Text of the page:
10.22pm - Meals On Wheels
Trip Start Jan 07, 2010
77Trip End Dec 13, 2010
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I've said it before and I’ll say it again – the worst thing about travelling? Travelling. I’ve been up since just gone six this morning, and I’ve only just arrived at my destination. Still, there’s no shower like the shower you have one bus, one taxi, three planes and a new time zone later.
Fiji so far seems nice enough – couldn’t really see much of it on arriving because it was dark and I was running around Nadi Airport worrying about my outbound flight to Suva – my flight from Sydney was inexplicably 30 minutes late taking off, even though they’d long since closed the doors, which had me drumming my fingers impatiently on the seats when we arrived, since everyone was standing up waiting to go and nothing was happening for a good ten minutes after
But before I get ahead of myself and start thinking about my flight back to Nadi, I should catch you up on the rest of my time in Melbourne. Now, it’s no secret that I adored Adelaide – it’s large enough to be interesting and small enough to be quaint, and has a thoroughly laidback air. It’s also widely mocked in Australia, apparently, and seen as being a bit backward. That alone would be enough to make me root for it as an underdog, but happily I loved it before I even found that out.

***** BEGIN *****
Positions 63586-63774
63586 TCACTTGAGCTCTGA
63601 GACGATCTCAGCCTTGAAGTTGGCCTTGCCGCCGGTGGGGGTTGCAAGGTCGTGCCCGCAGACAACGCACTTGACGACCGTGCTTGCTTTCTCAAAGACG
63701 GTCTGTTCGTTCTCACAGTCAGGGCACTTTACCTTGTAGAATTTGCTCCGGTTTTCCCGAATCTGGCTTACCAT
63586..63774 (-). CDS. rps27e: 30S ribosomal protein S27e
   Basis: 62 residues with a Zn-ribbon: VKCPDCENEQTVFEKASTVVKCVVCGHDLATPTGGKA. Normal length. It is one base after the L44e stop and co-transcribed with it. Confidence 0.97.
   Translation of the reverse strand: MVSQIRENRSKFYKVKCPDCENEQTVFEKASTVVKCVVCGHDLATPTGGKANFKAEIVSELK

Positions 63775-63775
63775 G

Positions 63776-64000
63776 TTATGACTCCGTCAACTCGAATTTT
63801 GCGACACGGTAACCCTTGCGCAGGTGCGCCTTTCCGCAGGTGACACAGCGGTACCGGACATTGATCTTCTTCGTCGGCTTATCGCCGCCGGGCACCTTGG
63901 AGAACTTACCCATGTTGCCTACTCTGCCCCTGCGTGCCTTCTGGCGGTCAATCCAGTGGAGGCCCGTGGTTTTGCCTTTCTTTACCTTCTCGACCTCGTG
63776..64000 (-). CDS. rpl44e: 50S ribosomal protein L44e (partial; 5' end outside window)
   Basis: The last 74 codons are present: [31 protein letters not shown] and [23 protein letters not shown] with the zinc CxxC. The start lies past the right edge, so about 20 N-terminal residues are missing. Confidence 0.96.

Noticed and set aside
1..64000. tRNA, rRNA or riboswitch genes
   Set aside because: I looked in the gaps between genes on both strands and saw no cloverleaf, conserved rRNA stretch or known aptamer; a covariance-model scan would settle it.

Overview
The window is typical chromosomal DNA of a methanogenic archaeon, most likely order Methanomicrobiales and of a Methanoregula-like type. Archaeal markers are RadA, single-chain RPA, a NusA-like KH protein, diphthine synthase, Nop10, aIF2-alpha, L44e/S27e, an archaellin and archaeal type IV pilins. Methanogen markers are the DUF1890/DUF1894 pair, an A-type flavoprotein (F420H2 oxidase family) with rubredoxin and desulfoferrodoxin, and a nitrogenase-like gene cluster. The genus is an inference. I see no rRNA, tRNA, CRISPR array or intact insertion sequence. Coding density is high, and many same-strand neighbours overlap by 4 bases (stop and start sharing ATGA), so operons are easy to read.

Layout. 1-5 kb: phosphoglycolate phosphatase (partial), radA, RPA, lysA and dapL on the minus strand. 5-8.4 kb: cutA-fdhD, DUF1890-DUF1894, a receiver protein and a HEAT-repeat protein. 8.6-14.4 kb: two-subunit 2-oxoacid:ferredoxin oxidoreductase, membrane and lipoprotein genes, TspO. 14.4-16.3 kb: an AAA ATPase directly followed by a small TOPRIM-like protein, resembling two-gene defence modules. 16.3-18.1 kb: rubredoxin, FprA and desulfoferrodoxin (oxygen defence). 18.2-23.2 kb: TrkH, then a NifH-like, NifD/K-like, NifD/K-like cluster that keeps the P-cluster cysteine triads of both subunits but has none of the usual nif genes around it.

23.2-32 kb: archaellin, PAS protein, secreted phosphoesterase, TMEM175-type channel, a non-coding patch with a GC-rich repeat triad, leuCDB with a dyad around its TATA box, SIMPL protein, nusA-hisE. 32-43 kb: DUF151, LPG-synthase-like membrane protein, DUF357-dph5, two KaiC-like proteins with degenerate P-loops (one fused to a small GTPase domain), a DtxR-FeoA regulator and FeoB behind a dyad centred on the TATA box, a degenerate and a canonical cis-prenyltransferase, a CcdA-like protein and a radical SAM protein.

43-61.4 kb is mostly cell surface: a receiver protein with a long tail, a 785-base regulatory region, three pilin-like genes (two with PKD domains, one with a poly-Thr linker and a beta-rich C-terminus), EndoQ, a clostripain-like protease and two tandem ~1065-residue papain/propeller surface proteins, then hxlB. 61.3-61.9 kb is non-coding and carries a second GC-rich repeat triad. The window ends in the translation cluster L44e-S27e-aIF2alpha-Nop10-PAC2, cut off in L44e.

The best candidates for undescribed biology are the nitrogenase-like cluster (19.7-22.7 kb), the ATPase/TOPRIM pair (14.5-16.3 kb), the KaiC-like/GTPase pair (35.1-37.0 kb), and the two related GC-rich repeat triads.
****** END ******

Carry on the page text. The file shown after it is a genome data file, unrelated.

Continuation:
The Great Ocean Road isn’t really his strong point, but since he spends most of his time in the city centre (when he’s not roaming the Malkiewicz acreage on horseback, anyway), my tour guide came into his own as we chugged slowly around the various districts of Melbourne.
"Here is just one of our many lovely parks," he announced pointedly as we passed, well, a lovely park. I nodded very seriously. (Adelaide has a lot of parks, for which I had professed a fondness over the weekend.)
“This is St Kilda, where there is a nice beach and lots of shops and restaurants,” came next. (I had also professed a fondness for Glenelg.)
“And that is Luna Park,” he added, almost as an afterthought. I sat bolt upright and fumbled for my camera.
“Holy shit, it’s even scarier than the one in Sydney!” I cried excitedly.
Other exciting sights of the Mal-bourne tour included the sunset view of the Yarra River, a massive and inexplicable sculpture of a purse, and the university campus where J is currently studying for his masters. It was very interesting, though it must be said that his main thoughts on tourist information seem to be denigrating the bits that don’t meet with his approval rather